Referring now to FIG. 13, a more detailed flow chart depicting exemplary operation of a static data shifting module is presented. Control begins in step 650, where a variable A is set to the average of the erase counts of all the blocks of memory. This may be determined by cumulatively adding each of the erased counts within an erase count array, and then dividing by the number of blocks.

Control continues in step 652, where a variable L is set to the lowest erase count of any of the blocks of memory. This value may have been determined during step 650, by updating L when any lower erase count is found as the erase counts are added to produce an average. Additionally, such a method can be extended to record the lowest N erase counts during the averaging process, where N is greater than 1.

Control continues in step 654, where the values of A and L are compared. In some implementations, the result of dividing A by L is compared to a tolerance value. If A divided by L is greater than the tolerance, control transfers to step 656 in order to reduce the difference between the average erase count and the lowest erase count. Otherwise, control ends.

In step 656, the variable Y is set equal to the block number having the lowest erase count. Control continues in step 658, where a variable Z is set equal to the block number having the highest erase count. The values of Y and Z may have been determined in steps 650 and/or 652, while control is parsing the erase count of each block. Control continues in step 660, where block Z is erased. Control continues in step 662, where the contents of block Y are read. Control continues in step 664, where the contents of block Y are stored into block Z.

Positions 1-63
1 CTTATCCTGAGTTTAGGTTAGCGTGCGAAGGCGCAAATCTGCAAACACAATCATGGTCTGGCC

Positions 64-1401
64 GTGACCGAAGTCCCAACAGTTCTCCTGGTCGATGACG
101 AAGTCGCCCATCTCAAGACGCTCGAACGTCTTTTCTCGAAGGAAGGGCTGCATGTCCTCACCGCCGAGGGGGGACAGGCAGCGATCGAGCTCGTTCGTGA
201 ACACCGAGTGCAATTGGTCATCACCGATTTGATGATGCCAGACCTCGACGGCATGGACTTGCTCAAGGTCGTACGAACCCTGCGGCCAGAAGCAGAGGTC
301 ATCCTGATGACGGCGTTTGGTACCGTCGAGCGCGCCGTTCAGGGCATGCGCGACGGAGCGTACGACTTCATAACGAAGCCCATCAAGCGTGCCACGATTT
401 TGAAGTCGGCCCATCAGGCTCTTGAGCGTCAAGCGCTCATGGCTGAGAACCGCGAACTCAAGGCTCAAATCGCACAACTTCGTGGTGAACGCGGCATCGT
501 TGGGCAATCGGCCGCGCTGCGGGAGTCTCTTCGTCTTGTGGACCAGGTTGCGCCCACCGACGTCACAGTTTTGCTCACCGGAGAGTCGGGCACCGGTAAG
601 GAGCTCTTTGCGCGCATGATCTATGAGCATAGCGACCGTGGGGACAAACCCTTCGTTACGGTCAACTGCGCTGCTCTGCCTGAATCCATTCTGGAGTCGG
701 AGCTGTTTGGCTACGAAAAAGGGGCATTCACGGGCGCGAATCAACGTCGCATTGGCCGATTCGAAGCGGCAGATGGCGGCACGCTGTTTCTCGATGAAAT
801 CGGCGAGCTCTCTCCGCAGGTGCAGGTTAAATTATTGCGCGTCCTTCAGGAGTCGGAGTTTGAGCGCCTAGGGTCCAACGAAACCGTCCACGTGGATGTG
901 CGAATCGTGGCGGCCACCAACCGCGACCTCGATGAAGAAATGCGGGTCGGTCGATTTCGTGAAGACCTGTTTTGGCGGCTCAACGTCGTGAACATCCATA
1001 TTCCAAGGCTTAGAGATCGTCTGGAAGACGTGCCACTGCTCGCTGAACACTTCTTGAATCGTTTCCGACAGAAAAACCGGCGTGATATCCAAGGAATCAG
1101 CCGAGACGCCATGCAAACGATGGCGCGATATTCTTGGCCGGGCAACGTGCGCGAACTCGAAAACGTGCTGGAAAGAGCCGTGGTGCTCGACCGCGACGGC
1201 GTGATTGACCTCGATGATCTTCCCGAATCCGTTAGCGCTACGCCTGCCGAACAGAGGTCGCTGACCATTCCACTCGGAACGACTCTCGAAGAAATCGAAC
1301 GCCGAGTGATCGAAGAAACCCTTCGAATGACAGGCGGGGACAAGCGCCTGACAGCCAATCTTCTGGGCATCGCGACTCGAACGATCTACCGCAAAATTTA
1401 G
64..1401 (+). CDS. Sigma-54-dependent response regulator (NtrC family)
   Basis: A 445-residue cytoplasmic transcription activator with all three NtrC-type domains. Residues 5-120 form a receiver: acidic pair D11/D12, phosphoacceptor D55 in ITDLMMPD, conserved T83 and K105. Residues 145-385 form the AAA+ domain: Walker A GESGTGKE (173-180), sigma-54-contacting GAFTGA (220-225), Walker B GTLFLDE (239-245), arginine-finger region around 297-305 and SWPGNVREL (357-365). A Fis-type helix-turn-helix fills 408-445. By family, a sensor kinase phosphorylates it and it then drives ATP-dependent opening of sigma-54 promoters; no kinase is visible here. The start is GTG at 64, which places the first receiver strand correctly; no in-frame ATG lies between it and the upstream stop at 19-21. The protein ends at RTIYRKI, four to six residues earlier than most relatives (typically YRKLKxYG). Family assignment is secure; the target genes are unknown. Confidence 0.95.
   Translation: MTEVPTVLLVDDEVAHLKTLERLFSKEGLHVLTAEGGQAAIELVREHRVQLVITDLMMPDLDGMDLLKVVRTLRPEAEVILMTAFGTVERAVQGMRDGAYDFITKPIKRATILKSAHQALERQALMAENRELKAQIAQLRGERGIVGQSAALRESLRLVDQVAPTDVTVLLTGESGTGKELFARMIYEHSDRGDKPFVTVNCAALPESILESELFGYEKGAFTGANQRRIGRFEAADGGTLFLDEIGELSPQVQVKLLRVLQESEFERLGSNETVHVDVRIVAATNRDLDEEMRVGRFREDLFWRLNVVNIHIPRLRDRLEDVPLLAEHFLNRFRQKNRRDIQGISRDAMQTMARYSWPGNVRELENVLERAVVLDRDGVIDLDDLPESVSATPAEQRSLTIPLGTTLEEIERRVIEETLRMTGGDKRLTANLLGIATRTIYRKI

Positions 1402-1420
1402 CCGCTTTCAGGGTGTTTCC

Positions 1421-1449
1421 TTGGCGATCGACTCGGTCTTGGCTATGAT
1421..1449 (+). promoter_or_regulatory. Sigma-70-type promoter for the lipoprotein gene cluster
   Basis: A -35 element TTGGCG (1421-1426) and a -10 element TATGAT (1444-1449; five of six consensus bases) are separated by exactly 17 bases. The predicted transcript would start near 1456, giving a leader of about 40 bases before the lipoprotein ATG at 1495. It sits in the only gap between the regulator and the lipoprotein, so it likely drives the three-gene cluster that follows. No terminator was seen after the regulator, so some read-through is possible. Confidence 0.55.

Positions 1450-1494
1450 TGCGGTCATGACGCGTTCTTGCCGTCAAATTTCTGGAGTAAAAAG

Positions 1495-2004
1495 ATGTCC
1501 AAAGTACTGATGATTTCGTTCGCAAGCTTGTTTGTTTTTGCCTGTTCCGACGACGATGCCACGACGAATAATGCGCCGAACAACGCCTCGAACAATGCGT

Control then returns to step 652. Alternately, control may return to step 650, where a new average erase count is calculated. However, this requires extra time and power, and may be skipped. Now that the lowest erase count block has been moved into a block having a higher erase count, the average erase count will have increased slightly. By neglecting to update A, the average erase count, the test performed in 654 is more likely to prove false, ending control. The average erase count will be updated when the static data shifting module 358 is next activated.

Referring now to FIG. 14, a flow chart depicting exemplary operation of a life monitor module incorporating degradation testing is presented. Control begins in step 700, where a flag is initialized to zero. Control continues in step 702, where the flag is compared to 1. If the flag is equal to 1, indicating that a program operation is necessary, control transfers to step 704; otherwise, control transfers to step 706. In step 704, the flag is reset to zero and control continues in step 708. In step 708, all or part of block X is programmed.

Control continues in step 710, where the amount of time required for programming is compared to a value, limit1. If the program time is greater than limit1, control transfers to step 712; otherwise, control transfers to step 706. The amount of time required for programming may be measured in actual units of time or by number of programming iterations. If more programming iterations are required for cells of block X to reach their target state, this is an indication that block X of memory may be decreasing in reliability.